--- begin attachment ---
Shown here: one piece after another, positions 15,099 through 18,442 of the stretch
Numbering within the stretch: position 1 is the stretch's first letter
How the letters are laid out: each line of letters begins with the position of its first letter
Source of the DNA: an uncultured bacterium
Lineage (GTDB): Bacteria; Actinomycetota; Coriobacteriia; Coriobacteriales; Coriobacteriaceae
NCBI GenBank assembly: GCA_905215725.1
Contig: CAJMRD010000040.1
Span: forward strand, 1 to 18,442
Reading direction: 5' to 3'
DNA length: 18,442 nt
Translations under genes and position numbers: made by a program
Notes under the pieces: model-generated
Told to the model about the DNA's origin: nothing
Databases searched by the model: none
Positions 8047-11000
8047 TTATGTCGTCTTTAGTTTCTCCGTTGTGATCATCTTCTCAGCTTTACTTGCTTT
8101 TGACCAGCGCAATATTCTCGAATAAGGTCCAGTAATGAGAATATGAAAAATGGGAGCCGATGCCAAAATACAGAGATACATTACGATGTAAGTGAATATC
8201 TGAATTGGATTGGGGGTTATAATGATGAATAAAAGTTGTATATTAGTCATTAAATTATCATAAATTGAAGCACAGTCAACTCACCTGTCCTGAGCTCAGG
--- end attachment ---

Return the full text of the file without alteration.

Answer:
Shown here: one piece after another, positions 15,099 through 18,442 of the stretch
Numbering within the stretch: position 1 is the stretch's first letter
How the letters are laid out: each line of letters begins with the position of its first letter
Source of the DNA: an uncultured bacterium
Lineage (GTDB): Bacteria; Actinomycetota; Coriobacteriia; Coriobacteriales; Coriobacteriaceae
NCBI GenBank assembly: GCA_905215725.1
Contig: CAJMRD010000040.1
Span: forward strand, 1 to 18,442
Reading direction: 5' to 3'
DNA length: 18,442 nt
Translations under genes and position numbers: made by a program
Notes under the pieces: model-generated
Told to the model about the DNA's origin: nothing
Databases searched by the model: none
Positions 8047-11000
8047 TTATGTCGTCTTTAGTTTCTCCGTTGTGATCATCTTCTCAGCTTTACTTGCTTT
8101 TGACCAGCGCAATATTCTCGAATAAGGTCCAGTAATGAGAATATGAAAAATGGGAGCCGATGCCAAAATACAGAGATACATTACGATGTAAGTGAATATC
8201 TGAATTGGATTGGGGGTTATAATGATGAATAAAAGTTGTATATTAGTCATTAAATTATCATAAATTGAAGCACAGTCAACTCACCTGTCCTGAGCTCAGG